Highland Park resident Harry Pangemanan received the 2018 Dr. Martin Luther King, Jr. Award from the Highland Park Human Relations Commission at a ceremony that took place January 15 at Highland Park High School. The annual event recognizes an individual who has shown exemplary leadership and service to the community.
.Settling in Highland Park in 2000, Mr. Pangemanan helped form an Indonesian congregation at the Reformed Church of Highland Park (RCHP). He worked to assist hundreds of Indonesians register with the federal government. Detained in 2009 after facing his own immigration challenges, Mr. Pangemanan started a detention visitation program. He assisted in writing the Indonesian Refugee Family Protection Act, introduced by Congressman Pallone and Senator Lautenberg in 2012.
He was also active in collecting goods, preparing meals, and offering hospitality to victims of Hurricane Sandy in 2012. The following year he became RCHP’s Minister of Disaster Relief and created Churches Accomplishing Long-Term Recovery. Over the next four years, Mr. Pangemanan led more than 3,000 volunteers on week-long, disaster –relief trips; they completed major rebuilding projects on 209 homes along Raritan Bay. He also led Rapid Response trips to flooded areas in the Carolinas, West Virginia, and Texas.
Currently, Mr. Pangemanan is the property manager for RCHP-Affordable Housing Corporation, overseeing 25 properties owned or rented to provide supportive housing in New Jersey for refugees, asylum seekers, veterans, developmentally disabled, and others. He lives in Highland Park with his wife, Yana, and two daughters, Joceyln and Christa.
Mr. Pangemanan said his work never would have happened without the support and assistance from his community and from his church.
“I do what I do and I will continue serving Highland Park because of the support from all of you,” Mr. Pangemanan. “Thank you for what you have given me and thank you all for being an inspiration.”
“Dr. Martin Luther King, Jr. taught us that ‘everybody can be great, because everybody can serve,'” said Highland Park Mayor Gayle Brill Mittler. “Harry Pagemanan exemplifies these words of a call to service. He is an inspiration to us all and we are so honored that he has chosen Highland Park as his home.”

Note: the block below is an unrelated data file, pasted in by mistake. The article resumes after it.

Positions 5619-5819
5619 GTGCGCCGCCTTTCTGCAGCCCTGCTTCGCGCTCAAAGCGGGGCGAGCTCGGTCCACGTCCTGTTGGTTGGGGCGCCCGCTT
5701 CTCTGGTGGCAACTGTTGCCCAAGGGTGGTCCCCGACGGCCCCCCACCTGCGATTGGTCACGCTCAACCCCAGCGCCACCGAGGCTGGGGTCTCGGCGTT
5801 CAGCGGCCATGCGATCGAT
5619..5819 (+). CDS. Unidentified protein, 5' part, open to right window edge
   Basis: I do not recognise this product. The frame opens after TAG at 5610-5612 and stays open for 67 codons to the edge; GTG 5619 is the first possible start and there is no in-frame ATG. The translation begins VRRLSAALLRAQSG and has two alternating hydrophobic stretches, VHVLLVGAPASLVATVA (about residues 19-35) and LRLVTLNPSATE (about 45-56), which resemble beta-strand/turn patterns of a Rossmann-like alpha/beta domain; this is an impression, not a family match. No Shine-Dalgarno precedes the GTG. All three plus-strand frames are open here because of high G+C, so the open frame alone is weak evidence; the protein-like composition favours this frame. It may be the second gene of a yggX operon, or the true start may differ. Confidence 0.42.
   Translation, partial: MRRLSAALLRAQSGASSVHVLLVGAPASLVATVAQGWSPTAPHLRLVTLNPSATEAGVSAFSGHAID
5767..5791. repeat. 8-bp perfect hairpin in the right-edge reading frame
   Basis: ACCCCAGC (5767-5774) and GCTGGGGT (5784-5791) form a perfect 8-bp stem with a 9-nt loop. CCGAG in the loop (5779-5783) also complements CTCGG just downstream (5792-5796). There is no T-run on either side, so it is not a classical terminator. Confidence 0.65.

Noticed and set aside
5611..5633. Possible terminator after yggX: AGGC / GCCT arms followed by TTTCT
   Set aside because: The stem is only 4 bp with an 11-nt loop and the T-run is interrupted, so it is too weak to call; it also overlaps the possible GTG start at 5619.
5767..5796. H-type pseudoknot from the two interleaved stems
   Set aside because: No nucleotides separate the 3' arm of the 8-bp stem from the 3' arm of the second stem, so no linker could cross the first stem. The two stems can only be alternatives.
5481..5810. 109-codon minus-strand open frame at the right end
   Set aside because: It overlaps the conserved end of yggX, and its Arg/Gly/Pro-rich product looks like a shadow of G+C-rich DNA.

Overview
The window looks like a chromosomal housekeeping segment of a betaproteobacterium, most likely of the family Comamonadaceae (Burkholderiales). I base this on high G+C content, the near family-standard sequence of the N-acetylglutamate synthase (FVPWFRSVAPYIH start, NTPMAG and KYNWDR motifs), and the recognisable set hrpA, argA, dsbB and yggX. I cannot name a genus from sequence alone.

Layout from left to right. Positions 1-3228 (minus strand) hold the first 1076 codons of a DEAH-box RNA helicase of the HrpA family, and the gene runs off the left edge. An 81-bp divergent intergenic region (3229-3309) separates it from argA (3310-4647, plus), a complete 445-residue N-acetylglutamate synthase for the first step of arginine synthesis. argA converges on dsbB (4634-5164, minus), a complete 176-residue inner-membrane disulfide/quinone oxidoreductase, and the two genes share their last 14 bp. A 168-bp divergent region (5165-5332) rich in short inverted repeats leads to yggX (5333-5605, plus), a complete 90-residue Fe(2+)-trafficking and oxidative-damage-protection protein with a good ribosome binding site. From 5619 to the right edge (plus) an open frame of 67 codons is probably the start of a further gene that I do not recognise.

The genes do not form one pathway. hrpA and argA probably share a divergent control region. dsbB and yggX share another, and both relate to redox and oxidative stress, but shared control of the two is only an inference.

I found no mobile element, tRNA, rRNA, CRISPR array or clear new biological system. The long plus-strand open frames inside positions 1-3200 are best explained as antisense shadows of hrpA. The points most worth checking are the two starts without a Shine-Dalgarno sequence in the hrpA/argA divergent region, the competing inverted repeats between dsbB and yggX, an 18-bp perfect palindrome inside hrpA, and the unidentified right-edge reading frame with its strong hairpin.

Highland Park Councilman Matthew Hersh, who serves as the Council liaison to the Human Relations Commission, pointed to Mr. Pangemanan’s courageous fight to stay in the country while serving his community.
“We need to seize every opportunity to protect our residents. We do that through service to our community. We do that through advocacy and activism. We do that through a commitment to the belief that there is no door that shuts out our neighbors and we do that by making sure we operate always through a lens of equity,” Councilman Hersh said.
“We have no choice. As Harry says, it’s not about one life, but about the entire community,” he added.
CAPTION: Highland Park resident and immigration rights activist Harry Pangemanan received the 2018 MLK Jr. Humanitarian Award Monday night from the Highland Park Human Relations Commission. Pangemanan received a plaque commemorating his service to the community Tuesday night from the Highland Park Borough Council. Pictured, from left, are: Councilwoman Susan Welkovits; Councilman Matthew Hersh (liaison to the Human Relations Commission); Councilwoman Stephany Kim-Chohan; Pangemanan; his wife, Yana, and daugthers Jocelyn and Christa; Council President Phil George; and Councilman Josh Fine